Living at the convergence of faith and art.

Christianity-Lite

culturallysavvyI’ve just been to “school”.  I’ve just read ideas of which I have long sensed their reality, but have been unable to articulate.  I’ve just read Dick Staub’s Culturally Savvy Christian.

Not a book for the comfortable, the faint of heart, or the disinterested, in this book Staub lays out the frailty of American Christianity and its well meaning, but often misguided attempts to make a difference in America.

“In this intellectually and aesthetically impoverished age of Christianity-Lite, it is heartening to remember that for centuries, Christians were known for their intellectual, artistic, and spiritual contributions to society.  Bach, Mendelssohn, Dante, Dostoevsky, Newton, Pascal, and Rembrandt are but a few who personified the rich tradition of faith, producing the highest and best work, motivated by a desire to glorify God and offered in service of others for the enrichment of our common environment: culture. These were culturally savvy Christians-serious about the centrality of faith in their lives, savvy about both faith and culture, and skilled in relating the two.”   pg ix

Staub does not accuse.  He’s neither critical nor combative.   He’s direct and truthful.  The Tone of his writing suggests an urgency, a need for those who are serious about their faith in God through Christ to become culturally savvy and through culture, to make deep, positive, long-term differences.

He is, and in my mind rightfully so, deeply concerned about the general health and well-being of the Christian church in America, calling it Christianity-Lite; it’s “3,000 miles wide and two-inches deep”, and yet his intentions are, “not so much critical as corrective.” pg-43

[With this book] “I’d like us to examine together the cause-and-effect relationship between the quality and depth of our spiritual life and the richness of our cultural life. I’d like to explain my conclusion that today’s superficial spirituality is incapable of producing deep, rich culture. I’d also like to explore how a new generation of culturally savvy Christians-the old kind of Christian in the mold of Lewis and Tolkien, who today, will look like a new kind of Christian-can be the catalysts for transforming culture.” pg. xiii

Personally, I’m extremely encouraged for several reasons;

1) As an artist of faith, I am always exploring at how my art, whether performance or visual, can deepen and enrich our culture and, in the end, point to the cross of Christ.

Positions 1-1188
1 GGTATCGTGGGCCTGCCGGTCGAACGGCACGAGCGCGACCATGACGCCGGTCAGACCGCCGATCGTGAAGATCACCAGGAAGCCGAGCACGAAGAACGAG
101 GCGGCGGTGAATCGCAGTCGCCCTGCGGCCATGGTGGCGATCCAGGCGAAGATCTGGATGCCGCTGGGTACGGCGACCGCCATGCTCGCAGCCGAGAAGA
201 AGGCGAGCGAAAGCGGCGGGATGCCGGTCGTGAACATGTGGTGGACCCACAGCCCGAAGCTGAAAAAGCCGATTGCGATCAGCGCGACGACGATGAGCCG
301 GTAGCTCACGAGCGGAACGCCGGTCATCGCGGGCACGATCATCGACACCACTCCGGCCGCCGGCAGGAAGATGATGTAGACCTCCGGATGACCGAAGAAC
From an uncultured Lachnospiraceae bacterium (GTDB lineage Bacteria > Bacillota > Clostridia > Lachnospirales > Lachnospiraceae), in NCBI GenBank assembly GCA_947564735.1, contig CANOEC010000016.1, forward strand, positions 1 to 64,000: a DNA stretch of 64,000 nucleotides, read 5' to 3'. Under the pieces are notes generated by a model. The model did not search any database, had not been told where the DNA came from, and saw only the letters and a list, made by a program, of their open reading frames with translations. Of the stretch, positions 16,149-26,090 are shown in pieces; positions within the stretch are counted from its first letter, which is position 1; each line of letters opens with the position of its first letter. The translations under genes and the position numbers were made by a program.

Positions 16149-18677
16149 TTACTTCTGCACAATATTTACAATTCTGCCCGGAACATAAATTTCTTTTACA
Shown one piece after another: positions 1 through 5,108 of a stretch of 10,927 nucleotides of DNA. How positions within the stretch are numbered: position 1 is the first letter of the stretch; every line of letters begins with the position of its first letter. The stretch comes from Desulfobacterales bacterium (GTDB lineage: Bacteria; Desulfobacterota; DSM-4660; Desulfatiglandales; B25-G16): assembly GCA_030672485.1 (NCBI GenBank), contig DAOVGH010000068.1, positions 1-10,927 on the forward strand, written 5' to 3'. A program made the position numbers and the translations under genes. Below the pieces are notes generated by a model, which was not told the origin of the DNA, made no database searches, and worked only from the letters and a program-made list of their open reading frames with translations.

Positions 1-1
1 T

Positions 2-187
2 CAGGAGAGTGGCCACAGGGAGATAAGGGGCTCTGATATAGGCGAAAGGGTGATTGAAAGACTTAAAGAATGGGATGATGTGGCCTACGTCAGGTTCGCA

2) As an artist of faith, I am deeply disturbed by the complete lack of any cohesive ethic of excellence in the offerings of so many artists of faith.

3) As a Christian in America I’m deeply disturbed by the hijacking of our faith by politicians, activists, and propagandists to forcibly change America’s values on the outside, while ignoring the inward transformation of the heart so central to the deeply effective Christian life.

4) Staub not only articulates what he sees as lacking, but offers sound counsel as to what each and every serious Christian can do to become culturally savvy, and make real, deep, peaceful differences in this nation we all love.

5) And finally, while all Christians in America can and should become culturally savvy, Staub reminds artists of faith in particular, that the art we’re endowed to create is an incredibly powerful tool for positive enrichment of our culture.

I encourage every thinking, concerned Christian to read it – all of it!

If you’re serious about your faith and this American culture we live in, I believe you’ll be engaged, and challenged to become a culturally savvy Christian.

He’s an author, commentator, and radio talk show host; for more about Dick Staub’s work, here are a number of his interviews from Christianity Today, and a YouTube video where he talks about The Culturally Savvy Christian.

Engage.  Enlarge.  Become.

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One response

  1. Thanks for your most encouraging words about my book. Love to meet you at one of our Seattle-based KindlingsMuse events! Check them out @ http://www.thekindlings.com

    March 30, 2009 at 5:53 pm